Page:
Web Statistics Wynne and Sulman adventure 2014 | Kerry Thompson's Blog - Artist ~ aka Kerry Millard, cartoonist/author/illustrator

Wynne and Sulman adventure 2014

A number of weeks ago I had a lovely adventure as I dropped off two paintings at The Art Gallery of NewSouth Wales, one entered for the Wynne prize, and the other entered for the Sulman Prize, two competitions which are run alongside the Archibald Prize for portraiture.

For the Wynne (Australian landscape or figurative sculpture) I entered Flame tree at "Bundanon" which was begun on an artist residency offered by the "Bundanon" Trust on the Boyd property inland from Nowra NSW.

Flame tree at "Bundanon" 72x15 copy
Flame tree at "Bundanon", Kerry Thompson
acrylic on canvas, 92cm x 92cm
Private collection

In the Sulman category I entered "Hey, drop me a line" created as a message in a bottle to sit on my website home page in case my absent brother were to visit.

Hey drop me a line_Kerry Thompson _72x25 copy
Hey drop me a line, Kerry Thompson
acrylic on canvas 76cmh x 92cmw
Collection of the artist

I love that paintings which are entered have to be delivered to the Gallery so the judges can actually view them rather than virtually experiencing them via photographic images, which is the case for many competitions.

To deliver them you get to turn into and travel down the long driveway to the back of the Art Gallery, sail past the open boom gate, then try to wriggle into a parking nook amongst all the other entrants at the loading dock. I always crack up at the idea of a loading dock for art ... like a loading dock for poetry...

You then get to carry your work through an open behind-the-scenes grey concrete area to the lively smaller packing room where you are asked to lean your painting against the wall and facing it. Your paperwork is checked, each painting is given a number which is written on its back (inked forever!) and then it is loaded onto a special paintings trolley where it gets to rub shoulders with who knows who and is whisked away to await its turn to be glanced at. This year I commented that my paintings were very excited and one of the lovely packing room chaps said, "Of course they are!"

Many faces of arriving artists are grim you notice - annoyed to eyeball their competition? Worried at leaving their babies? Wanting to appear professional and slightly disapproving of having to go through this process? Wondering how they got the thing in the car in the first place because it certainly doesn't seem to want to come out? Who knows?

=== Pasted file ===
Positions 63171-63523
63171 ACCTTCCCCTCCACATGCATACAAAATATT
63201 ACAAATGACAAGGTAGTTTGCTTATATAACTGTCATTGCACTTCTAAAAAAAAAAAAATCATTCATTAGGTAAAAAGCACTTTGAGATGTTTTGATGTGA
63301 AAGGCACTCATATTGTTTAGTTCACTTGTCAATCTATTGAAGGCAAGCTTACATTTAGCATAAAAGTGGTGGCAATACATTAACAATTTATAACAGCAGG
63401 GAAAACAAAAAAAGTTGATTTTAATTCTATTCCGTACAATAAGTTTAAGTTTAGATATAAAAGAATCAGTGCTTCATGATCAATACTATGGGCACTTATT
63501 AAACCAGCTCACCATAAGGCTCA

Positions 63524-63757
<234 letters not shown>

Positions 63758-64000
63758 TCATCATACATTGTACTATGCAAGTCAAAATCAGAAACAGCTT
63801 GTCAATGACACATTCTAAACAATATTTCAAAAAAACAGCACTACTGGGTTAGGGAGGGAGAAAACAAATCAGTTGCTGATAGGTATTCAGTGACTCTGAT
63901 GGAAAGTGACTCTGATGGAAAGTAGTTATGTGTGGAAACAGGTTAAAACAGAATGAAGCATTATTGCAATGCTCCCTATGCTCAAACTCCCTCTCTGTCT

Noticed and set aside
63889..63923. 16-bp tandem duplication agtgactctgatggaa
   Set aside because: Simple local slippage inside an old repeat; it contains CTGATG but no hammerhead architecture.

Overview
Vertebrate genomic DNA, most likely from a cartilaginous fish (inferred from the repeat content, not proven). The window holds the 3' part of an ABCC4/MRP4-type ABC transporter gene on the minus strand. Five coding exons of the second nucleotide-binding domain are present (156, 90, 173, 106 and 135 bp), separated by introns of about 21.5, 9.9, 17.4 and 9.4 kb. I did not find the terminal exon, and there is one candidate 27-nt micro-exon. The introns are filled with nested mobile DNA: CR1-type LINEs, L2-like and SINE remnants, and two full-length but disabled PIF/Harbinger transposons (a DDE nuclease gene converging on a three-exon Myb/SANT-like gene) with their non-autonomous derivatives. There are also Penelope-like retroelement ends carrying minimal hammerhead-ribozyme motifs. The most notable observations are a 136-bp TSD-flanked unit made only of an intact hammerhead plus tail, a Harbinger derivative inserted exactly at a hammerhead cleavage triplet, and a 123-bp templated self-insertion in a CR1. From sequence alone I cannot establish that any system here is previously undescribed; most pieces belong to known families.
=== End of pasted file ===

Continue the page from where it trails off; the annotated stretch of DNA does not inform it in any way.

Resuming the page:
If by any chance your work isn't selected to hang it's not all bad because you then get to go back again to collect it, only this time the boom gate is down so you get to press the button and tell security with a casual air that you are so-and-so collecting your works from the such-and-such prize, the gate lifts and you pass into the much quieter parking area given that there are more days available to pick up than there were to deliver.

You are again amused at the idea of a loading dock for art, hand your paperwork back which is passed to a lanky fellow whom you trot after as he loops and swoops out one door, across part of the actual gallery with artworks on the walls and public milling about little guessing the back room goings on in their midsts, through a well concealed door into a large room where there are paintings leaning against paintings leaning against paintings. Oh wouldn't it be wonderful to be able to take a peek at them all???

Your own canvases are located by number and you carry them back across the public corridor, back through the inconspicuous door you hadn't realised you'd emerged from and certainly wouldn't have been able to find if the lanky chap weren't navigating, out through the loading dock and back to the car. As you wait for the boom gate to lift you savour the last few moments this year as an artist whose work has been viewed at the Art Gallery of New South Wales.